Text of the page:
Use of chronic opioid therapy for chronic noncancer pain has increased substantially.
The American Pain Society and the American Academy of Pain Medicine commissioned a
systematic review of the evidence on chronic opioid therapy for chronic noncancer
pain and convened a multidisciplinary expert panel to review the evidence and formulate
recommendations. Although evidence is limited, the expert panel concluded that chronic
opioid therapy can be an effective therapy for carefully selected and monitored patients
with chronic noncancer pain. However, opioids are also associated with potentially
serious harms, including opioid-related adverse effects and outcomes related to the
abuse potential of opioids. The recommendations presented in this document provide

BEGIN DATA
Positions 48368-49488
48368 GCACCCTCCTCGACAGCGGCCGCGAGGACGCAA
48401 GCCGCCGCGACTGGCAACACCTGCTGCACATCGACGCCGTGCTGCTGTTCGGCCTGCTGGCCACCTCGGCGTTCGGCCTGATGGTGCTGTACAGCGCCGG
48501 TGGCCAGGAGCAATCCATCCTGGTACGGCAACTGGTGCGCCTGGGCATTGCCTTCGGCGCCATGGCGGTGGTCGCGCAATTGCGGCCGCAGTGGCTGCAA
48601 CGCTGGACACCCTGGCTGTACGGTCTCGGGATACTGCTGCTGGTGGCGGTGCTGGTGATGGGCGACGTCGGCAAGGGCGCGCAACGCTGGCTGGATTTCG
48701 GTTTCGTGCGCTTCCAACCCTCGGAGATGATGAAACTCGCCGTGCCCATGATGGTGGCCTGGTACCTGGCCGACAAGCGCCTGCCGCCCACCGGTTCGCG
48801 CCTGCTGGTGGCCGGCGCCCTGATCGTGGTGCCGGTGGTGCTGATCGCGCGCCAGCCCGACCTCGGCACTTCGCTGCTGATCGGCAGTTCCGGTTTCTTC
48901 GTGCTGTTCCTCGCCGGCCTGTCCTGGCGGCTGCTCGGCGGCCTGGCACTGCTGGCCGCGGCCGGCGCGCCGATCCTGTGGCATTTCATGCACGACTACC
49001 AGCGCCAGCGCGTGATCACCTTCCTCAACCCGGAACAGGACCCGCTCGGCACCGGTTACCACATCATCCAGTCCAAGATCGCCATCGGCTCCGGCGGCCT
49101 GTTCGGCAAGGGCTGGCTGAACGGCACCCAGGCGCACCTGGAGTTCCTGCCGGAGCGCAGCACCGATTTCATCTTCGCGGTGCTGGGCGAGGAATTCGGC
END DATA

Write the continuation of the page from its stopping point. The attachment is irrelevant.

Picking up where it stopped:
guidance on patient selection and risk stratification; informed consent and opioid
management plans; initiation and titration of chronic opioid therapy; use of methadone;
monitoring of patients on chronic opioid therapy; dose escalations, high-dose opioid
therapy, opioid rotation, and indications for discontinuation of therapy; prevention
and management of opioid-related adverse effects; driving and work safety; identifying
a medical home and when to obtain consultation; management of breakthrough pain; chronic
opioid therapy in pregnancy; and opioid-related policies.
Safe and effective chronic opioid therapy for chronic noncancer pain requires clinical
skills and knowledge in both the principles of opioid prescribing and on the assessment
and management of risks associated with opioid abuse, addiction, and diversion. Although
evidence is limited in many areas related to use of opioids for chronic noncancer
pain, this guideline provides recommendations developed by a multidisciplinary expert
panel after a systematic review of the evidence.